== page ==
This year the Annual McDonald Lecture was given by Professor Mary Beaudry on a topic of gastronomic archaeology. Professor Mary Beaudry works at the University of Boston where she is running a Master of Liberal Arts in Gastronomy. This degree combines archaeological and anthropological study with scientific study of food stuffs and nutrition. She gave an outline of her holistic approach. After all she is a historical archaeologist/anthropologist.
She did not use the word, but she clearly considers a dinner party as a performance in a scene. In any case she distinguished four elements in a dinner party: a location (scene), material culture (sub-assemblage), food and people. Location does not include only the archaeological context but also bodies, ambiance and smells. People do not include only the participants, but in the case of 18th and 19th-century dinner parties also the servants/waiters/personnel. Material culture helps to create an assemblage of practice that is not only involved in use but consumption.
She has excavated a series of historical homes in north-western United States in Massachusetts. She discussed in her lecture the case study of the pantry excavations at Spencer-Peirce-Little Farm in Newbury, Massachusetts, originally built around 1690. This extended building was owned by a series of not-so-successful characters during the early Independence. They wined and dined, but did not go very far. However, the totality of the evidence, including the functionally categorised china collection and their diaries with all hovering grammatical and spelling mistakes, was very compelling. They had a steady dribble of guests, family and friends, with roast piglets and veal legs on offer – the former also in evidence in the bone assemblage. These meats apparently were served with roast vegetables in a British manner.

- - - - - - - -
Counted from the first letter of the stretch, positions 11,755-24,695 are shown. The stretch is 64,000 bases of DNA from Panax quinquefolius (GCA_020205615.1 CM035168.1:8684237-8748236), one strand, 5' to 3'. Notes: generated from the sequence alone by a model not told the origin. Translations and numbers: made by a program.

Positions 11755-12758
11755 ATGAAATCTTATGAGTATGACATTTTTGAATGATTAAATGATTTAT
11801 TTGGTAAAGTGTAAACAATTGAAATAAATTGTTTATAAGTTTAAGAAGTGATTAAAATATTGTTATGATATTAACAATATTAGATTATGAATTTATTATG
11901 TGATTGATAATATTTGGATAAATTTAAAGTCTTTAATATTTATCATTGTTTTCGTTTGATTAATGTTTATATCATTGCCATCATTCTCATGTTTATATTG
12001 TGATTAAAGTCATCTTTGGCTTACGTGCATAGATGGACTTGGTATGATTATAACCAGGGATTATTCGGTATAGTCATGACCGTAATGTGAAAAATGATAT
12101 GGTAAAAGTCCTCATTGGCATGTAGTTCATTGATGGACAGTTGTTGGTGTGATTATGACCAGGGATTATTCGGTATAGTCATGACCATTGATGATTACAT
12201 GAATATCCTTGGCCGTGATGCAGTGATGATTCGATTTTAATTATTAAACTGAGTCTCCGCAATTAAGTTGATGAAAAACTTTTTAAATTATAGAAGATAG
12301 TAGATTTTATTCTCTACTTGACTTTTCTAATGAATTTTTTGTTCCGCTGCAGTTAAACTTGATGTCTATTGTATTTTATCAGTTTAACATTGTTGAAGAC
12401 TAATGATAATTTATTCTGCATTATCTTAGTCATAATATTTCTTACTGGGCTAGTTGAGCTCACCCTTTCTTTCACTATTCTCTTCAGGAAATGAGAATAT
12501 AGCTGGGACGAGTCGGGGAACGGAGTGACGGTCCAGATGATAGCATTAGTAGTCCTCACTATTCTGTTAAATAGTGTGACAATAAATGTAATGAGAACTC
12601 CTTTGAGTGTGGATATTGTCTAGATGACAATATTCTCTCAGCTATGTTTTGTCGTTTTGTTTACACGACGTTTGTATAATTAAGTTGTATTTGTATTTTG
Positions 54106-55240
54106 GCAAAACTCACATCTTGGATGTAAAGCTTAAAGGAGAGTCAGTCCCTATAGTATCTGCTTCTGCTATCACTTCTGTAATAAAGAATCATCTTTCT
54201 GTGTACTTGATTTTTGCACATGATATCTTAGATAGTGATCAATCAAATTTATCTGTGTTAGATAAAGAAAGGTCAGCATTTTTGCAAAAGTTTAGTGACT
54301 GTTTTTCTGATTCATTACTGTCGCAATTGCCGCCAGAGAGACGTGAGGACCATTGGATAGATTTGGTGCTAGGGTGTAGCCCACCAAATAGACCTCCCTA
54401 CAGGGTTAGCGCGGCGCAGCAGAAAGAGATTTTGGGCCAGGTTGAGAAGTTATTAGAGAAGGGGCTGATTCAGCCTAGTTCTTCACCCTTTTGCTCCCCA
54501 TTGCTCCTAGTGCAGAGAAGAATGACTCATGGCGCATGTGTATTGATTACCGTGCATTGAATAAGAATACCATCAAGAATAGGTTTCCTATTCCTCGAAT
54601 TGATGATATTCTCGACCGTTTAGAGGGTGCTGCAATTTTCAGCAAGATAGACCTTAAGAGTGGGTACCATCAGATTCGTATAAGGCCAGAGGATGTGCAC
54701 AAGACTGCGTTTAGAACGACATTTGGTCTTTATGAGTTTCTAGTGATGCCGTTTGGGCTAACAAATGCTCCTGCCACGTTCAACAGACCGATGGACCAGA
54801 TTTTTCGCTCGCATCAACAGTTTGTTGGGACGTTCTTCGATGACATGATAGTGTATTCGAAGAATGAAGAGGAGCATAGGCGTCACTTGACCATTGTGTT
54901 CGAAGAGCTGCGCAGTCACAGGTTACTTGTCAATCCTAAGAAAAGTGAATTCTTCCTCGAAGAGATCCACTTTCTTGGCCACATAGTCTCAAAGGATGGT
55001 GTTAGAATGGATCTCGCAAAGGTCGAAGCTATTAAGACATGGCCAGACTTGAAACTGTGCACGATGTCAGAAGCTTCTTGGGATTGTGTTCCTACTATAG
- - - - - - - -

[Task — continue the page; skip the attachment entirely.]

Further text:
A fitting lecture before the traditional buffet of nibbles, sandwiches and tartlets served with wine and orange juice.